COPSE reloaded: An improved model of biogeochemical cycling over Phanerozoic time
© 2018 Elsevier B.V. All rights reserved.
Reason for embargo
Under embargo until 15 December 2018 in compliance with publisher policy.
The ‘COPSE’ (Carbon, Oxygen, Phosphorus, Sulphur and Evolution) biogeochemical model predicts the coupled histories and controls on atmospheric O2, CO2 and ocean composition over Phanerozoic time. The forwards modelling approach utilized in COPSE makes it a useful tool for testing mechanistic hypotheses against geochemical data and it has been extended and altered a number of times since being published in 2004. Here we undertake a wholesale revision of the model, incorporating: (1) elaboration and updating of the external forcing factors; (2) improved representation of existing processes, including plant effects on weathering and ocean anoxia; (3) inclusion of additional processes and tracers, including seafloor weathering, volcanic rock weathering and 87Sr/86Sr; (4) updating of the present-day baseline fluxes; and (5) a more efficient and robust numerical scheme. A key aim is to explore how sensitive predictions of atmospheric CO2, O2 and ocean composition are to model updates and ongoing uncertainties. The revised model reasonably captures the long-term trends in Phanerozoic geochemical proxies for atmospheric pCO2, pO2, ocean [SO4], carbonate δ13C, sulphate δ34S and carbonate 87Sr/86Sr. It predicts a two-phase drawdown of atmospheric CO2 with the rise of land plants and associated cooling phases in the Late Ordovician and Devonian-early Carboniferous, followed by broad peaks of atmospheric CO2 and temperature in the Triassic and mid-Cretaceous – although some of the structure in the CO2 proxy record is missed. The model robustly predicts a mid-Paleozoic oxygenation event due to the earliest land plants, with O2 rising from ~ 5% to > 17% of the atmosphere and oxygenating the ocean. Thereafter, atmospheric O2 is effectively regulated with remaining fluctuations being a Carboniferous–Permian O2 peak ~ 26% linked to burial of terrestrial organic matter in coal swamps, a Triassic–Jurassic O2 minimum ~ 21% linked to low uplift, a Cretaceous O2 peak ~ 26% linked to high degassing and weathering fluxes, and a Cenozoic O2 decline.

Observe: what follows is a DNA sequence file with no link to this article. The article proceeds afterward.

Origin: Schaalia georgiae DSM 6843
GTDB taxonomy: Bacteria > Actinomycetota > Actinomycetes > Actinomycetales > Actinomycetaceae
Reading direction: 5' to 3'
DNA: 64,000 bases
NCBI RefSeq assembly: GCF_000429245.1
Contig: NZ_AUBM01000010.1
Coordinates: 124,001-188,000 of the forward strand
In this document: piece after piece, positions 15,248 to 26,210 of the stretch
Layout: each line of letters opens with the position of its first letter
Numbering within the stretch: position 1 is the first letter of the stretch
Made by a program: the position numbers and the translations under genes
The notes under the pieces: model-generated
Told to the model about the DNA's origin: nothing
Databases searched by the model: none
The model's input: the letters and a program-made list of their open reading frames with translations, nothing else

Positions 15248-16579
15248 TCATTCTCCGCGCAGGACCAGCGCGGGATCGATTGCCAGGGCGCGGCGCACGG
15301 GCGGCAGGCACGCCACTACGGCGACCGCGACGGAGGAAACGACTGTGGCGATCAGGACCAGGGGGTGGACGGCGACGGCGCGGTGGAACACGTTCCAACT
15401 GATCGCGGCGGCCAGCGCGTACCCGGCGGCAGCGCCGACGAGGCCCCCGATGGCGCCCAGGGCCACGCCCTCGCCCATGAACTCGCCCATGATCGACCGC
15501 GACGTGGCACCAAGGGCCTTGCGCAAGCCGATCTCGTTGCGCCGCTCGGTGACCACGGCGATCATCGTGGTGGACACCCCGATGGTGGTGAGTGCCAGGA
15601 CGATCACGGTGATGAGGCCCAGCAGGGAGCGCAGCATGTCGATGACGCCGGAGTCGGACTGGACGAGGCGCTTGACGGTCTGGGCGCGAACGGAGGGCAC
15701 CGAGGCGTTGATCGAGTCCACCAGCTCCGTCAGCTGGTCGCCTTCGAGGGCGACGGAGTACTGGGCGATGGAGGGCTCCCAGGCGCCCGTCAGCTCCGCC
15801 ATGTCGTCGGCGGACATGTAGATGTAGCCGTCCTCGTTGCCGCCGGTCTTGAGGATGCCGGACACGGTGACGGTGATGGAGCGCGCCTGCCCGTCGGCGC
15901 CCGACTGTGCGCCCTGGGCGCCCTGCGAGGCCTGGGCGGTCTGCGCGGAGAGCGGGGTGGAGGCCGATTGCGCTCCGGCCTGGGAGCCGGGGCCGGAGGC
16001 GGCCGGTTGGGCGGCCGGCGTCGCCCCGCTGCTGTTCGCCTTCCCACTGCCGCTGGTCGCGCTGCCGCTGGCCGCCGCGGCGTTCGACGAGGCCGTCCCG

This work was supported by the Natural Environment Research Council [grant numbers NE/P013651/1, NE/N018508/1] (to T.M.L. and S.J.D.); a Royal Society Wolfson Research Merit Award (to T.M.L.); and a University of Leeds academic fellowship (to B.J.W.M.).
This is the author accepted manuscript. The final version is available from Elsevier via the DOI in this record.
Vol. 178, pp. 1-28